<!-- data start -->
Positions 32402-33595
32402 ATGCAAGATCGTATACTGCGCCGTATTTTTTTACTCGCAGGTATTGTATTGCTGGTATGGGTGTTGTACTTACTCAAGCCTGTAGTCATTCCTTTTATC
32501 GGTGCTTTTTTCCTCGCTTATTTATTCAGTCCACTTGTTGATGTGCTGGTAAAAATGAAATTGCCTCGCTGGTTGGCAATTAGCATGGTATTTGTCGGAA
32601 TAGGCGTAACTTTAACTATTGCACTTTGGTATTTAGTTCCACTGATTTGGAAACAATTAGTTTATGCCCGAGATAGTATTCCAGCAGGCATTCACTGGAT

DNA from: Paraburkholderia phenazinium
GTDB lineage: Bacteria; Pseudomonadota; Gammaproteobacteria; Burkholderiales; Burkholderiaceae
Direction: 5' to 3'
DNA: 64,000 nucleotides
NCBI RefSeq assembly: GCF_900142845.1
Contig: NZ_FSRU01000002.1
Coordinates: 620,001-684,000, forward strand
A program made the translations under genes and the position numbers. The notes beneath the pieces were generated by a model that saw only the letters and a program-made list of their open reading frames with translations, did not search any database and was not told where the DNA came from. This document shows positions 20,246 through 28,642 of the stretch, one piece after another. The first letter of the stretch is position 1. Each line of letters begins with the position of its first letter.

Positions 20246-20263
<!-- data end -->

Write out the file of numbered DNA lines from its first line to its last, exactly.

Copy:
Positions 32402-33595
32402 ATGCAAGATCGTATACTGCGCCGTATTTTTTTACTCGCAGGTATTGTATTGCTGGTATGGGTGTTGTACTTACTCAAGCCTGTAGTCATTCCTTTTATC
32501 GGTGCTTTTTTCCTCGCTTATTTATTCAGTCCACTTGTTGATGTGCTGGTAAAAATGAAATTGCCTCGCTGGTTGGCAATTAGCATGGTATTTGTCGGAA
32601 TAGGCGTAACTTTAACTATTGCACTTTGGTATTTAGTTCCACTGATTTGGAAACAATTAGTTTATGCCCGAGATAGTATTCCAGCAGGCATTCACTGGAT

DNA from: Paraburkholderia phenazinium
GTDB lineage: Bacteria; Pseudomonadota; Gammaproteobacteria; Burkholderiales; Burkholderiaceae
Direction: 5' to 3'
DNA: 64,000 nucleotides
NCBI RefSeq assembly: GCF_900142845.1
Contig: NZ_FSRU01000002.1
Coordinates: 620,001-684,000, forward strand
A program made the translations under genes and the position numbers. The notes beneath the pieces were generated by a model that saw only the letters and a program-made list of their open reading frames with translations, did not search any database and was not told where the DNA came from. This document shows positions 20,246 through 28,642 of the stretch, one piece after another. The first letter of the stretch is position 1. Each line of letters begins with the position of its first letter.

Positions 20246-20263